The sudden sedentarization of Nunavik Inuit in the early 1960s led to a break in the cultural and social link between the habitat, the inhabitants and their way of life. However, certain practices inherited from nomadic life still persist today. In order to strengthen the link between the inhabitant and his dwelling, this research questions the meaning of the word 'home' for the Inuit, the values and the architectural qualities that are related to it.
This research considers housing in three dimensions: the dimension of home (practices), the symbolic dimension (representations) and the material dimension (the built form). The understanding and coherence between these three dimensions are at the heart of this research and aim to initiate a holistic conceptual reflection. From the literature studied, the Inuit home is defined as a micro-universe belonging to nuna, the land of the Inuit, as a space of social and family cohesion open to all, and as a support to the identity of the cultural and family group.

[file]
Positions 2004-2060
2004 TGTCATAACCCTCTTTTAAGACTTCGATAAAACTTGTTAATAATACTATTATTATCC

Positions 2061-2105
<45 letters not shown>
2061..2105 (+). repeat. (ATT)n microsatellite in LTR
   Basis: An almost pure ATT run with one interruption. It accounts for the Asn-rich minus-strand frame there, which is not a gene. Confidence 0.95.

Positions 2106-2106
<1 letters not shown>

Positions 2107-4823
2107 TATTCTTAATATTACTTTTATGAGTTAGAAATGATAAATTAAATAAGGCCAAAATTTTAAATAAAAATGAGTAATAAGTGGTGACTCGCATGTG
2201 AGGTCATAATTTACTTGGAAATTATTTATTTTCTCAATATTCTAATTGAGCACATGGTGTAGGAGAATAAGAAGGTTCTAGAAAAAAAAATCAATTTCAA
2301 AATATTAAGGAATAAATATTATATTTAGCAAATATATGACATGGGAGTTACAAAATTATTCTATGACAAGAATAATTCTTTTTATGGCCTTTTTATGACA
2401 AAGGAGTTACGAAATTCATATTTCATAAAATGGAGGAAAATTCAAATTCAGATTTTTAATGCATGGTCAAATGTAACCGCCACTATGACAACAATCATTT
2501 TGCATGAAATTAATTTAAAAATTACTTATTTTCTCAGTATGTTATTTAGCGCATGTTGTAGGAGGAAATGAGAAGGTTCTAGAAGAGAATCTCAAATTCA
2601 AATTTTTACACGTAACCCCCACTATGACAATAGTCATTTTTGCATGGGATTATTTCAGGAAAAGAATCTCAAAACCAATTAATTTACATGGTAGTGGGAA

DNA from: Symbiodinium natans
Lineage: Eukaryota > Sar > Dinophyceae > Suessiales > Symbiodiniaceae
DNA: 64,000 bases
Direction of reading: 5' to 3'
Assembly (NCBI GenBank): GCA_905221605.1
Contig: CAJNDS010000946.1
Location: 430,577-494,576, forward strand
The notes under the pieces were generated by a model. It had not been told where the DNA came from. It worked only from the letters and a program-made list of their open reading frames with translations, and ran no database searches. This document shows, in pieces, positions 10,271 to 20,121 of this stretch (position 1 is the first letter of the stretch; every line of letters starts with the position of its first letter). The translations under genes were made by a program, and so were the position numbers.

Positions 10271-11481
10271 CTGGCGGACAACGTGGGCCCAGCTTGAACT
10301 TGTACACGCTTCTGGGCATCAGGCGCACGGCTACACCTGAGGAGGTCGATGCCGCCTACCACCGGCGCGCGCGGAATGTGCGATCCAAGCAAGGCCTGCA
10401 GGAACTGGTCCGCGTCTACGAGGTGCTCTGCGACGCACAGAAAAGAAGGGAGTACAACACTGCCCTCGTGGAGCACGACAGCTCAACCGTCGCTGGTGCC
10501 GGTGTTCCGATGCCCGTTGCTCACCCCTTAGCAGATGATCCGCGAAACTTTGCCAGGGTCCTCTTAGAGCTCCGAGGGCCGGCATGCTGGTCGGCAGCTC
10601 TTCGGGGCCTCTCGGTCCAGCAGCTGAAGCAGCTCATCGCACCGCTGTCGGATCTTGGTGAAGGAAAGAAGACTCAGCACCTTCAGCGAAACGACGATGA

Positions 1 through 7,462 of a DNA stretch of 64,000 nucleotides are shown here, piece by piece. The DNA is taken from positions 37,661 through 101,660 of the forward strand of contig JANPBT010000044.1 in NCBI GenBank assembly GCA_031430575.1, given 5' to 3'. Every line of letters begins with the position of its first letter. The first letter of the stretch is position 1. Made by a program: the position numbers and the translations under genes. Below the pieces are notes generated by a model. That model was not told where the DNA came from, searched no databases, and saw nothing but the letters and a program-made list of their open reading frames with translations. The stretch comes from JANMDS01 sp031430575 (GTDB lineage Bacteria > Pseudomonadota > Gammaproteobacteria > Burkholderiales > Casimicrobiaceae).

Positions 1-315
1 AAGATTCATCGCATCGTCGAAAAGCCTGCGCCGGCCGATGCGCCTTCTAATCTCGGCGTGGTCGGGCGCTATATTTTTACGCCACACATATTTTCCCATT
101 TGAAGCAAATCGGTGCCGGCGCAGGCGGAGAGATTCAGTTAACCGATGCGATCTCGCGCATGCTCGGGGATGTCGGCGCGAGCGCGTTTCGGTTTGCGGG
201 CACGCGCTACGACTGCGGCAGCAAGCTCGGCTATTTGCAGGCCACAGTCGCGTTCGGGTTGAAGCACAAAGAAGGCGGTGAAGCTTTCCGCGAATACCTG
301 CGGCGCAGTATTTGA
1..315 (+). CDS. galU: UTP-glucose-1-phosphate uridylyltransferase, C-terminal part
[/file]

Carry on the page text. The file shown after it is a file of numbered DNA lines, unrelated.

These definitions of the Inuit home have supported the launch of a graphic repertoire of ideas and architectural proposals. These proposals are illustrated visions that aim to support conceptual reflections closer to the inhabitants’ expectations. They encourage to renew the link between the symbolic dimension of the home and the built form (material universe) and thus re-establish the dwelling and its architecture within the Inuit cultural dynamism.